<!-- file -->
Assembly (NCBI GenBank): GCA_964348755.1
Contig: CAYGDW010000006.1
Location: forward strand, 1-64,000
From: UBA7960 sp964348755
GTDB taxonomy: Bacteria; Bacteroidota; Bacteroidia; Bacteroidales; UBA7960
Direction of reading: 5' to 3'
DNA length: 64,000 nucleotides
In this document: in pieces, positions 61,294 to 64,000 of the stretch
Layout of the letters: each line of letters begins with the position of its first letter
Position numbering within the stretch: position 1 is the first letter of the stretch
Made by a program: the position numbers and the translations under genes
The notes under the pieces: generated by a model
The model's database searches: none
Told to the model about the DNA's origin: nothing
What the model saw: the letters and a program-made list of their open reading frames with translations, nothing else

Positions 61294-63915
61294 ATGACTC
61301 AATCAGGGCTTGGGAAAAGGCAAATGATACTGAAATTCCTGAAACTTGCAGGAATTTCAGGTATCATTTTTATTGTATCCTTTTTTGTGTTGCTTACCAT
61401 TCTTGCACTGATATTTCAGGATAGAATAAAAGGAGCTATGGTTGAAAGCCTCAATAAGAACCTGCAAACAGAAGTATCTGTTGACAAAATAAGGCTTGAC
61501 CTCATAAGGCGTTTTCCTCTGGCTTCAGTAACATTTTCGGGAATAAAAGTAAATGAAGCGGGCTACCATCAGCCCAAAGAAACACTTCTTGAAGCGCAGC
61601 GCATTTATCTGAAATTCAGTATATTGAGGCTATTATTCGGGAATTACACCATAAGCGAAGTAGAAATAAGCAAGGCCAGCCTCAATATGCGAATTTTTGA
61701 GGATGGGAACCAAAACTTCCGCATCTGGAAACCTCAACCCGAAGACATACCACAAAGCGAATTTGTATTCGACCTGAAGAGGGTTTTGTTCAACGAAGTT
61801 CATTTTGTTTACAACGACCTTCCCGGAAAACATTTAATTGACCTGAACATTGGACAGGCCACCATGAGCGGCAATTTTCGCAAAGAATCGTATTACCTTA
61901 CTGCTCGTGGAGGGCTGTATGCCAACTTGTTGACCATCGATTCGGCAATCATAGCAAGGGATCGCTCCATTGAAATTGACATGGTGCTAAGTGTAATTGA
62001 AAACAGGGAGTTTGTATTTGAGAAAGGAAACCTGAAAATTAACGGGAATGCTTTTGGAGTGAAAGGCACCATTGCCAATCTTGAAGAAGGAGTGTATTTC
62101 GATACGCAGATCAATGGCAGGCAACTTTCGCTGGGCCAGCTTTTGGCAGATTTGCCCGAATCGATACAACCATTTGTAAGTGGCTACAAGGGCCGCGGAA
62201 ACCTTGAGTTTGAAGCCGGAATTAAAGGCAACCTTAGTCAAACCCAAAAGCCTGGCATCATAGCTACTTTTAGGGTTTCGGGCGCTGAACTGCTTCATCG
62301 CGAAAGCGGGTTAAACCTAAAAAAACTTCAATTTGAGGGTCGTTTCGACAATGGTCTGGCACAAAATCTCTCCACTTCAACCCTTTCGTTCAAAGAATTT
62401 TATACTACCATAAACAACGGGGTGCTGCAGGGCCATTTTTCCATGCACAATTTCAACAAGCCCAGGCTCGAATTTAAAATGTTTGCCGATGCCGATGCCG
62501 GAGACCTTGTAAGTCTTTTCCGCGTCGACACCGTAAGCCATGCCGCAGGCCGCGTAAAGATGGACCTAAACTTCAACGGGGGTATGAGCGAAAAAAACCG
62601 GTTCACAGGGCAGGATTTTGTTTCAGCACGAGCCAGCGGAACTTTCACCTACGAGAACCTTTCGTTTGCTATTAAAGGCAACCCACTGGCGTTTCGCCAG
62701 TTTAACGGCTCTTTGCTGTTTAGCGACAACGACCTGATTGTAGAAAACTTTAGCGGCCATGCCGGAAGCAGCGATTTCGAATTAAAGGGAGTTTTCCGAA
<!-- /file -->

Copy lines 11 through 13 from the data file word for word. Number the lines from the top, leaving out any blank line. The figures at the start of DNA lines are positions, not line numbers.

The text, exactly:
Made by a program: the position numbers and the translations under genes
The notes under the pieces: generated by a model
The model's database searches: none